One day in September 2006, a manifesto arrived in Alan Wolfe's in box. "Radical Islamism," it argued, is "the third major form of totalitarian ideology of the last century, after fascism and Nazism, on the one hand, and Communism, on the other." During both World War II and the cold war, liberal politicians battled dictatorships of the right as well as the left, and antitotalitarian intellectuals stood astride the world of ideas. To defeat Islamic extremism, the statement urged, liberalism must once again become a fighting faith.
The manifesto was sent by one of its authors, Jeffrey Herf, who had reason to think that Wolfe would sign. Both men have ties to The New Republic, where Wolfe is a contributing editor. The manifesto's hawkishness was very much in sync with the magazine's editorial line. Indeed, signatories included the longtime owner of TNR, Martin Peretz; the current editor, Richard Just; and the literary editor, Leon Wieseltier.
"I knew right away that it was an important, serious document," Wolfe recalled a few weeks ago during an interview at his office at Boston College, where he is a professor of political science and director of the Boisi Center for Religion and American Public Life. "I also knew that I couldn't sign it." But in an exchange of e-mails with Herf, a professor of modern European history at the University of Maryland at College Park, Wolfe struggled to explain his misgivings. "Jeff's e-mails made me think."
Where that process has led is surprising. In a new book, Political Evil: What It Is and How to Combat It (Knopf), Wolfe depicts several prominent thinkers, more than a few associated with The New Republic, as being in the grip of a simplistic, nostalgic, and erroneous worldview. Evil is an intellectual problem, Wolfe writes, and too many intellectuals have got it wrong.
Radical Islamism is not a new form of totalitarianism, he argues, and today's terrorists, ethnic cleansers, and génocidaires are not modern-day Hitlers and Stalins. "Intellectuals and policy makers who raise the specter of Munich every time a local tyrant appears on the world stage, or even when terrorists conspire to pull off an act as destructive as the September 11 bombings, are informing us that they are not to be taken seriously," Wolfe writes. "Their use of one of history's most morally clarifying moments is no act of great political courage but serves as a reminder of their lazy unwillingness to make the most basic moral distinctions."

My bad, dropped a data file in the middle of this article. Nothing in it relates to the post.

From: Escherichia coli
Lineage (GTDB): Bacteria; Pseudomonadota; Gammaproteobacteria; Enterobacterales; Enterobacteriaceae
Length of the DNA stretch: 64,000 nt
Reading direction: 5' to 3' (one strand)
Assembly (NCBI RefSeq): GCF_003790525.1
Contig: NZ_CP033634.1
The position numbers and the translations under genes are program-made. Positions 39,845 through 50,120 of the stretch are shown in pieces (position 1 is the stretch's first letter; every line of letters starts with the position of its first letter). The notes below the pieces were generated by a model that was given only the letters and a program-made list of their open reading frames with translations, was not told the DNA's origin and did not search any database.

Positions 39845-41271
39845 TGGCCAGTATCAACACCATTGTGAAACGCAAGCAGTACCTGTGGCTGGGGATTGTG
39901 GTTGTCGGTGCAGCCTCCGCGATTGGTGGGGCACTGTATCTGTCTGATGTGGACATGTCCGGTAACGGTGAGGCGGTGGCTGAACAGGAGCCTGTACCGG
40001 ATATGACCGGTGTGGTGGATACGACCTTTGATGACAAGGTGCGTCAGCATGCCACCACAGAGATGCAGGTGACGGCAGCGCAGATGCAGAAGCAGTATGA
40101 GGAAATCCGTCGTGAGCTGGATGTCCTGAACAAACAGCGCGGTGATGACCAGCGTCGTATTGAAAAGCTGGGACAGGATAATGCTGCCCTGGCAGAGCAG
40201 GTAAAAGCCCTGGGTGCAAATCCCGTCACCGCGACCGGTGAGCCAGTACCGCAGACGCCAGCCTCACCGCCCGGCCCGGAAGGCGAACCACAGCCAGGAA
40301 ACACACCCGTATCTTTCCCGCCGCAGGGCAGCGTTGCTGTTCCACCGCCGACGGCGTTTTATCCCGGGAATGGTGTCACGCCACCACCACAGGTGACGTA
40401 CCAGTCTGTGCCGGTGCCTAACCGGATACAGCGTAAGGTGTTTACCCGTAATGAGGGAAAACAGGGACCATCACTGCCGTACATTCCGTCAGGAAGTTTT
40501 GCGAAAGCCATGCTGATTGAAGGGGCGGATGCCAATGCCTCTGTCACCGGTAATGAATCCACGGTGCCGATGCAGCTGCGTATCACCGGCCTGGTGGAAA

Wolfe isn't pulling punches; he's naming names. Jean Bethke Elshtain, a religious-studies professor at the University of Chicago, and Asa Kasher, an Israeli philosopher, have "lost their analytic edge"; Paul Berman, the writer who has most persuasively linked fascism and Islamism, is a "Whittaker Chambers for the left"; the French philosopher Bernard-Henri Lévy "perfectly captures the descent into narcissism on the hawkish left"; Eric Reeves, a Smith College English professor and activist against genocide, is "arrogant to the point of contempt."
As surprising as whom Wolfe criticizes is whom he praises. In the acknowledgments for Political Evil, he pays tribute to Tony Judt, the late New York University historian who became a lightning rod for suggesting that Israel should convert from a Jewish to a binational state. Wieseltier, Judt's friend and editor, denounced the proposal as "haughty and ugly." Soon after, Judt disappeared from the masthead of The New Republic, where he had been a contributing editor. About Judt's view of the Middle East, Wolfe writes: "I do not agree with all of it, although I do agree with most of it."
Asked to comment on Political Evil, Wieseltier declined. In private, however, he's made his displeasure known in e-mails to Wolfe described by the recipient as "angry, emotional," and "nasty." Wolfe says he is "shocked" by Wieseltier's response. "When friends who knew what I was writing asked how I thought Leon would react, I said that he's going to be a mensch," he says, looking a bit forlorn. "Leon's reaction has not been that."